Bacteriophage shown to take over cholera's immune system

Research on a predatory bacteriophage has shown how it is capable of hijacking the cholera bacteria's immune system.

The bacteriophage, which refers to a virus that infects and replicates inside bacteria, uses the hijacked system to disable the cholera bug's defense mechanism so that it can continue to replicate while destroying more of the bacteria, according to IndiaTimes.com.

The discovery was made by a team of microbiologists from Tufts University and could potentially open the way to target superbugs, which are extremely resistant to currently-used antibiotics, according to the journal Nature.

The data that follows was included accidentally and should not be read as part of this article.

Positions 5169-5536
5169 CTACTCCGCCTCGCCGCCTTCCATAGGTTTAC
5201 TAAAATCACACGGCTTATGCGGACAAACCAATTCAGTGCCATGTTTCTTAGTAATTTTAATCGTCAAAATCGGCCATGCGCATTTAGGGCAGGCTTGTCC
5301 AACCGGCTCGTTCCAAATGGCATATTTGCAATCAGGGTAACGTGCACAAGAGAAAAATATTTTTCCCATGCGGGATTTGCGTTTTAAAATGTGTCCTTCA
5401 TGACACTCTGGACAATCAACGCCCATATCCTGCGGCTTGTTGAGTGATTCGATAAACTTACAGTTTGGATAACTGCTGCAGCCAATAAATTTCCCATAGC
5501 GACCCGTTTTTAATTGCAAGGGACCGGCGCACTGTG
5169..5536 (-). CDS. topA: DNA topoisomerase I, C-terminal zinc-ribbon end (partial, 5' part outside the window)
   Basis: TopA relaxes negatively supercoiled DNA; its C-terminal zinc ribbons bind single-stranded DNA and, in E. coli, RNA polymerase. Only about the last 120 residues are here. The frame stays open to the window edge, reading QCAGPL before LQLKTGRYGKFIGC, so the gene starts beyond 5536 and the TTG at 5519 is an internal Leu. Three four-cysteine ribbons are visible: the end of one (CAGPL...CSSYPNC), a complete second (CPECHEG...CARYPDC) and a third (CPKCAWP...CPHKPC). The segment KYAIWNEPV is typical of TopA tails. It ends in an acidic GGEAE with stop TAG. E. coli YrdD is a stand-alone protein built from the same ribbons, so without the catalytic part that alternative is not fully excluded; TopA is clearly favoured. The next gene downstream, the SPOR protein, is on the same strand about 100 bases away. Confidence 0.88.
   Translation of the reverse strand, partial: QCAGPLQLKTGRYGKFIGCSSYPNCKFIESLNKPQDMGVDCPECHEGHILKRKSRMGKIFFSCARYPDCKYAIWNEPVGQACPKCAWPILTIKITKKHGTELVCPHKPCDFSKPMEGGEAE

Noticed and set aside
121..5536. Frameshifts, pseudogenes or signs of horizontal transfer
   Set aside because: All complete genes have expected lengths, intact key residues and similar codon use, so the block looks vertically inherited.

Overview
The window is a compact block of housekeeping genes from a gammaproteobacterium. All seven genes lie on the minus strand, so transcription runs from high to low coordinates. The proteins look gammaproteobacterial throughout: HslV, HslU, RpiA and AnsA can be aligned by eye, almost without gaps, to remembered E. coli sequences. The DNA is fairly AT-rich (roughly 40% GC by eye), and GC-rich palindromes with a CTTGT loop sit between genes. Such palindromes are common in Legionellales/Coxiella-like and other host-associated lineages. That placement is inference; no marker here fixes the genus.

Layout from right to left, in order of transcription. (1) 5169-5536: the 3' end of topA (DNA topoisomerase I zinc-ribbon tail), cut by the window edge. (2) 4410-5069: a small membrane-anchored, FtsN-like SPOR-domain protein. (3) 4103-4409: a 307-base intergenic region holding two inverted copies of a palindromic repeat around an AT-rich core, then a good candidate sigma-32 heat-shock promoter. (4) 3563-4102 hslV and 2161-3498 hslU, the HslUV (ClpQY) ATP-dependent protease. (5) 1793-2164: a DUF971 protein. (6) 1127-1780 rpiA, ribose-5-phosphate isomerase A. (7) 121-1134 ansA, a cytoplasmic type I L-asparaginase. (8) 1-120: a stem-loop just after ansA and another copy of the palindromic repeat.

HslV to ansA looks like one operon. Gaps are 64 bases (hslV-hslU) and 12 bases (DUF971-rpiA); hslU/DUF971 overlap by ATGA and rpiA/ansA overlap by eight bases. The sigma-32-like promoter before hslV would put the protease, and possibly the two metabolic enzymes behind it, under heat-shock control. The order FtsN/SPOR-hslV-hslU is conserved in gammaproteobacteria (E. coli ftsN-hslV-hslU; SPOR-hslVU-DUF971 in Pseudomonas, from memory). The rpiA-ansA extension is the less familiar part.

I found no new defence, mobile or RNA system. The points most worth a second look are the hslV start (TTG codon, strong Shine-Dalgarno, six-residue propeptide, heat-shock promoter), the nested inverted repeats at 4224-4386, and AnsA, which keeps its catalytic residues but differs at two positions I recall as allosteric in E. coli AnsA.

Until recently, scientist believed bacteriophages existed only as rather primitive portions of DNA or RNA, and therefore lacked the kind of sophistication needed to control an adaptive immune system that can respond to a nearly infinite number of different challenges.

Each bacteriophage is parasitically mated to a specific bacteria type. In this case, the scientists focused on a bacteriophage that is linked to Vibrio cholerae, the bacterium that causes the waterborne illness cholera in humans, according to IndiaTimes.com.

"The study lends credence to the controversial idea that viruses are living creatures," Dr. Andre Camilli, a professor of molecular biology and microbiology from Tufts University School of Medicine, said, IndiaTimes.com reports.